There’s little left to be said about the Clash that doesn’t smack of nostalgia and good ol’ days bitching. Remember when? Not of all us do. I’m 27 and despite all the back issues of Rolling Stone I tore through just to catch a glimpse of them and the hours and hours I spent listening to London Calling, their greatness never really translated into power for me. I only realized their ghost haunting the music I loved in the years after their demise. But there’s more rock and roll spirit in the first 25 seconds of “Train in Vain” than the whole of ‘90s punk rock. And right now I’m seeing the painful truth. The soul The Clash shot through rock might be the only thing keeping it alive. So thank God this live document is finally available for mass consumption. Good old days or not.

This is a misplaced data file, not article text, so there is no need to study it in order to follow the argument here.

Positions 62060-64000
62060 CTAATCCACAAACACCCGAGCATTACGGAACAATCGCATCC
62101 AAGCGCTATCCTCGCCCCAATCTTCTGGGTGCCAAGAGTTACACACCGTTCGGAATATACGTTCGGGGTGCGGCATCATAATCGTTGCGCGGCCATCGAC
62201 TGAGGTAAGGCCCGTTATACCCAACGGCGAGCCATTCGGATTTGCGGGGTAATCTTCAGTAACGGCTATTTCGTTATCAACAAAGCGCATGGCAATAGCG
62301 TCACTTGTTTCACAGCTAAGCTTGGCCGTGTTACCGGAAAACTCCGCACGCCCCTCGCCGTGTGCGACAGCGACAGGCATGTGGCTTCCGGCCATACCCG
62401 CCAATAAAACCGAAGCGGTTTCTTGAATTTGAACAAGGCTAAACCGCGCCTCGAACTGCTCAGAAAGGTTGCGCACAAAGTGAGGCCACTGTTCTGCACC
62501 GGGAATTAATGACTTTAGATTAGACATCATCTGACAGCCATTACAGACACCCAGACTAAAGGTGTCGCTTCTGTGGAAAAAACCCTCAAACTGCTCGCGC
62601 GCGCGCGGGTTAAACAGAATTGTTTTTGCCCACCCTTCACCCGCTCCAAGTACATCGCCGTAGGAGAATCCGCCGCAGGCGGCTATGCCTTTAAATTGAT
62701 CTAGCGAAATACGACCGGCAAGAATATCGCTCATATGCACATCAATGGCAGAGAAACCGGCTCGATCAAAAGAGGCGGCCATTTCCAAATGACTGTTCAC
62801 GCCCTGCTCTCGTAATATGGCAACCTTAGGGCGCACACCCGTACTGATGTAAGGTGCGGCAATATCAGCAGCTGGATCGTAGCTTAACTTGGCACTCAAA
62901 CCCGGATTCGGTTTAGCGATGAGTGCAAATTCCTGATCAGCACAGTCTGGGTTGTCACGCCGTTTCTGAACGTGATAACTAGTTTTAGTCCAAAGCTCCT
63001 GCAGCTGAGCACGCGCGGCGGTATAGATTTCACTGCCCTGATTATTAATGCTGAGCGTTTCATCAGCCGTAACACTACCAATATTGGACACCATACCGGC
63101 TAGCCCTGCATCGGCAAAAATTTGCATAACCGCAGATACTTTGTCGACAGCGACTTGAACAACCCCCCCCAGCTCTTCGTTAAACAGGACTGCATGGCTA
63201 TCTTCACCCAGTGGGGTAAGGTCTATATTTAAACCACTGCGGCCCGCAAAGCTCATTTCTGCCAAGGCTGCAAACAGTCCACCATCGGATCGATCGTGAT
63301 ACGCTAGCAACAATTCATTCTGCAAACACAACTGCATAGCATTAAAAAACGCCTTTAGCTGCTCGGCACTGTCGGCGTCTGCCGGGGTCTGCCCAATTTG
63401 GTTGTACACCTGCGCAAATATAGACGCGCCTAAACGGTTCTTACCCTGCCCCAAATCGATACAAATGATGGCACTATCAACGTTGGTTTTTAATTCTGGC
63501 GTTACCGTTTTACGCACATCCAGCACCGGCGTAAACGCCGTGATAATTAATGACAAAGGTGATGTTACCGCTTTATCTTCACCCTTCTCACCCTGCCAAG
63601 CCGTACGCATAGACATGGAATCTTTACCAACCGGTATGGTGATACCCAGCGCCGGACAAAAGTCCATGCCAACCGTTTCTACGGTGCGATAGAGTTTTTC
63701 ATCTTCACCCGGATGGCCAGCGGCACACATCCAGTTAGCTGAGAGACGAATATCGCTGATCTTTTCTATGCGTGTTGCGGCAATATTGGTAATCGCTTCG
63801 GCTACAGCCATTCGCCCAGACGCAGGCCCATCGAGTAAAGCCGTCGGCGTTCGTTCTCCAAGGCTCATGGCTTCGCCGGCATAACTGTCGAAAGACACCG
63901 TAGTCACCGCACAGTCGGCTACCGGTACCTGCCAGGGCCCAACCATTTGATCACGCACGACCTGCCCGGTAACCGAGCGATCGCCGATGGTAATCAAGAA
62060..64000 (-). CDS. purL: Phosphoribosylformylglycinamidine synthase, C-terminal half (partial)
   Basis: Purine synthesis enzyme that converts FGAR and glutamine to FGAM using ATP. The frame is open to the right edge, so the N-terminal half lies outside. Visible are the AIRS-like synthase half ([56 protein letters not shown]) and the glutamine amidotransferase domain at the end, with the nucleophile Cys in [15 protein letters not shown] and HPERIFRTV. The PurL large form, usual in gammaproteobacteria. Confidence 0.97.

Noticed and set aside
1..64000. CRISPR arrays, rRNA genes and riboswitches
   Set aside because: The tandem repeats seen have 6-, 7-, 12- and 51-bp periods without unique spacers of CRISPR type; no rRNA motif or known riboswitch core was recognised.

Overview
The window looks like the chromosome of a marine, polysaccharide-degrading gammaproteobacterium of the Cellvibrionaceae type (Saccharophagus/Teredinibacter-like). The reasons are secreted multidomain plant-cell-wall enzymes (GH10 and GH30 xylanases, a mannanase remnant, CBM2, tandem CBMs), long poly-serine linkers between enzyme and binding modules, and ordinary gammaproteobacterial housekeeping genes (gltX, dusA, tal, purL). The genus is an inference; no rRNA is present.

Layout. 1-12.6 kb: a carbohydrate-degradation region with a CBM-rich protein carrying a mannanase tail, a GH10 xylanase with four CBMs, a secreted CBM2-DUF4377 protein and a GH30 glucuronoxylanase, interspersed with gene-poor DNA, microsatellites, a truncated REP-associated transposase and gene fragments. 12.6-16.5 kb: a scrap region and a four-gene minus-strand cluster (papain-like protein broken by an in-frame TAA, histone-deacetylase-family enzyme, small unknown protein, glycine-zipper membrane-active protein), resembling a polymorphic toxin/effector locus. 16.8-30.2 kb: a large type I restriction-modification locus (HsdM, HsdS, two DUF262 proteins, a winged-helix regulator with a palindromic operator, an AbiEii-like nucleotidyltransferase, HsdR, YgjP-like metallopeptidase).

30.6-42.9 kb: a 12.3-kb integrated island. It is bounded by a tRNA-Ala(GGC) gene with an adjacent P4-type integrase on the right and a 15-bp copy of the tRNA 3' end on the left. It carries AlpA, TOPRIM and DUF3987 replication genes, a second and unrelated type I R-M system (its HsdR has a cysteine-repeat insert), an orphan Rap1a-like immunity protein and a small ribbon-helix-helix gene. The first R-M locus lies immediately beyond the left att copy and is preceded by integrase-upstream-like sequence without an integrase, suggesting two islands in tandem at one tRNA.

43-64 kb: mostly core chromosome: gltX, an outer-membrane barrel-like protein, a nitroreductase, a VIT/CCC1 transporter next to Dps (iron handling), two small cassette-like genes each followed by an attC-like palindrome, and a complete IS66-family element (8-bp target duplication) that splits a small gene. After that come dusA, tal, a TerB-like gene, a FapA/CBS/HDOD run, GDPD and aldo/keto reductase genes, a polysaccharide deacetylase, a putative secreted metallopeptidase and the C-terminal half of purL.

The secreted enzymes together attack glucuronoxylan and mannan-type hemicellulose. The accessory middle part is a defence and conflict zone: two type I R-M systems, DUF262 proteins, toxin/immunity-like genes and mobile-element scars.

The Clash always spit justice and indignation and live they dished it out in spades. No one’s matched ‘em for sheer righteousness and conviction. And in these here cynical days—ain’t no one likely to step up to the plate with the same size bat or balls. If the studio recordings were punk rock’s Bible, these live tracks are its revival meeting. Loose and explosive, the Clash put the “punks can’t play” axiom out to pasture for good. The things that got lost in the muddy ‘70s production of the early Clash discs, namely Topper Headon’s amazing drumming and Paul Simonon’s melodic bass, shimmer on this live disc. It’s worth its cost just for that.
But if newfound clarity and intensity aren’t enough for ya, buy it for the absolutely chilling version of “Straight to Hell.” Which isn’t just the Clash’s finest hour—it’s one of rock’s most haunting moments.
From Here to Eternity‘s only flaw? It makes so much other stuff seem, well, irrelevant. (Editor’s note: The song selection is a bit suspect at times too. I mean, “City of the Dead”? Come on. Where’s “I’m So Bored with the USA” or “English Civil War”—much better choices.)
Standout Tracks: “Career Opportunities,” “Capital Radio,” “Train in Vain,” “Straight to Hell”
// Notes from the Road
"Powerful Chicago soul-singer dips into the '60s and '70s while dabbling in Urdu, Punjabi and Italian.READ the article